President of Rails-to-Trails Conservancy
Keith Laughlin is the president of Rails-to-Trails Conservancy (RTC), the nation's largest trails organization with more than 100,000 members and supporters. With an extensive network of partners in the recreation, health promotion, transportation and conservation communities, RTC works to create a national environment that promotes, protects and facilitates the conversion of former railroad rights-of-way into public access trails throughout the country. Today, with more than 15,000 miles of open rail-trails, RTC is helping hundreds of U.S. communities connect distinct trails into regional trail networks supported by all levels of government and informed and involved grassroots communities.
Laughlin joined RTC in February 2001 and has guided the organization's effort to become a national leader in the trails and greenways movement. In addition to leading an organization with four field offices and a staff of about 50, Laughlin regularly testifies before Congress on important trail-related issues, develops RTC partnerships, campaigns and programmatic direction and spearheads RTC's effort to ensure a meaningful use and growth of the Transportation Enhancements program—the primary source of funding for trails, walking and biking.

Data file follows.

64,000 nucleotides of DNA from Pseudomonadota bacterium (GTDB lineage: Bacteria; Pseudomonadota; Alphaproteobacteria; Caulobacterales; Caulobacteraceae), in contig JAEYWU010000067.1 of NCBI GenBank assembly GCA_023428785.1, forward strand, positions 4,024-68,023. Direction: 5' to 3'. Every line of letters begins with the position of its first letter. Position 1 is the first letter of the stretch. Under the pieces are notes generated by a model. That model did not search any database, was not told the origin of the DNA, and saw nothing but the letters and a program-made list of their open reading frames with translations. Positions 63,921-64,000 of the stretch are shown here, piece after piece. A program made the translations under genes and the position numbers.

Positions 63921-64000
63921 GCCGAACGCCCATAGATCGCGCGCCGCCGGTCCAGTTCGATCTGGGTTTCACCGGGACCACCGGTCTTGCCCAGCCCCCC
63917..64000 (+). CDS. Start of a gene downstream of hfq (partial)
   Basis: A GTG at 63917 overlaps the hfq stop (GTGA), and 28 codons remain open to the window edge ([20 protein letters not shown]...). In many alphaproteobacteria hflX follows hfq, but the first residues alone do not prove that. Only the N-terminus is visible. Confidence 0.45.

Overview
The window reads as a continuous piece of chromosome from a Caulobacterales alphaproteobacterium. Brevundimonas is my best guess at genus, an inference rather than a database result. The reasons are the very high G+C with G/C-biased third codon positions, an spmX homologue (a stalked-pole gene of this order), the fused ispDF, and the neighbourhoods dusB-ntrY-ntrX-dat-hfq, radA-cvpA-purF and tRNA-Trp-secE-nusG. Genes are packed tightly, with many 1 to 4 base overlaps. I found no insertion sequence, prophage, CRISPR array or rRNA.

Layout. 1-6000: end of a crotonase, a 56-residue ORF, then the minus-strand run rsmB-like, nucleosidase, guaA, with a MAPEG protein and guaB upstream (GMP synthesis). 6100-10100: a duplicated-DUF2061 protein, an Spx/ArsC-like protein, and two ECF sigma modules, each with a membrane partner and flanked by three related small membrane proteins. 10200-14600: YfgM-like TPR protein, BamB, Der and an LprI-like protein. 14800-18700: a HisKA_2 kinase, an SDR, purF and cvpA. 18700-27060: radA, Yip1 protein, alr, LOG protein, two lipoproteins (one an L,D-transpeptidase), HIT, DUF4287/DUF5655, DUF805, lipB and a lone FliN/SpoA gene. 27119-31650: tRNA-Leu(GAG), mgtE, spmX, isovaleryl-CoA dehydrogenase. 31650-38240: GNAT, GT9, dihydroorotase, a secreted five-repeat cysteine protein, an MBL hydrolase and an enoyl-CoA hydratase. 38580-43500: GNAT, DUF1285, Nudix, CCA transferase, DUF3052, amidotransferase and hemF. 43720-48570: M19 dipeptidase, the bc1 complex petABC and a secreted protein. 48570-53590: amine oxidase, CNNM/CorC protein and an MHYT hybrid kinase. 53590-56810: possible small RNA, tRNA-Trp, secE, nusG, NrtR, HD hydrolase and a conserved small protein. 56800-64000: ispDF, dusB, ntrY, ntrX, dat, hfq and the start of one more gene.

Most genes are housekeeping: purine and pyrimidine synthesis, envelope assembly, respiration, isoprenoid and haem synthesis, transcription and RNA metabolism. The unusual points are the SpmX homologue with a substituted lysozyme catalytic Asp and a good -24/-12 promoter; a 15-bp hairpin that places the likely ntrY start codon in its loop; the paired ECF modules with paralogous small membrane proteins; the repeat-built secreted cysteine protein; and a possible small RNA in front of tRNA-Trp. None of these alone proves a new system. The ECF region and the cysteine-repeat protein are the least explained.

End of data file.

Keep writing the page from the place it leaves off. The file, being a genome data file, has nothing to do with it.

Laughlin's career has been based in Washington, D.C. and focused on a variety of issues, most notably environmental conservation and livable communities. Prior to joining RTC Laughlin was the associate director for sustainable development on the White House's Council on Environmental Quality. Appointed in 1993, he directed the interagency team that developed the Clinton administration's wetlands reform policy, one of the earliest efforts to demonstrate that economic and environmental goals need not be in conflict and, in fact, were often in harmony.
From 1996 to 2000, Laughlin focused exclusively on issues related to the burgeoning "smart growth" development and planning movement as well as community livability as a whole. He became chair of the White House Task Force on Livable Communities in 1999, and was the primary author of the administration's Building Livable Communities report released in 2000.
Laughlin's move into the nonprofit trails sector reflects his strongly held belief that a nationwide network or interconnecting trails can provide countless valuable community benefits, including low- or no-cost recreation and alternative commuting options for people of all ages and abilities throughout the country.
A resident of Washington, D.C., Laughlin is married and has two children.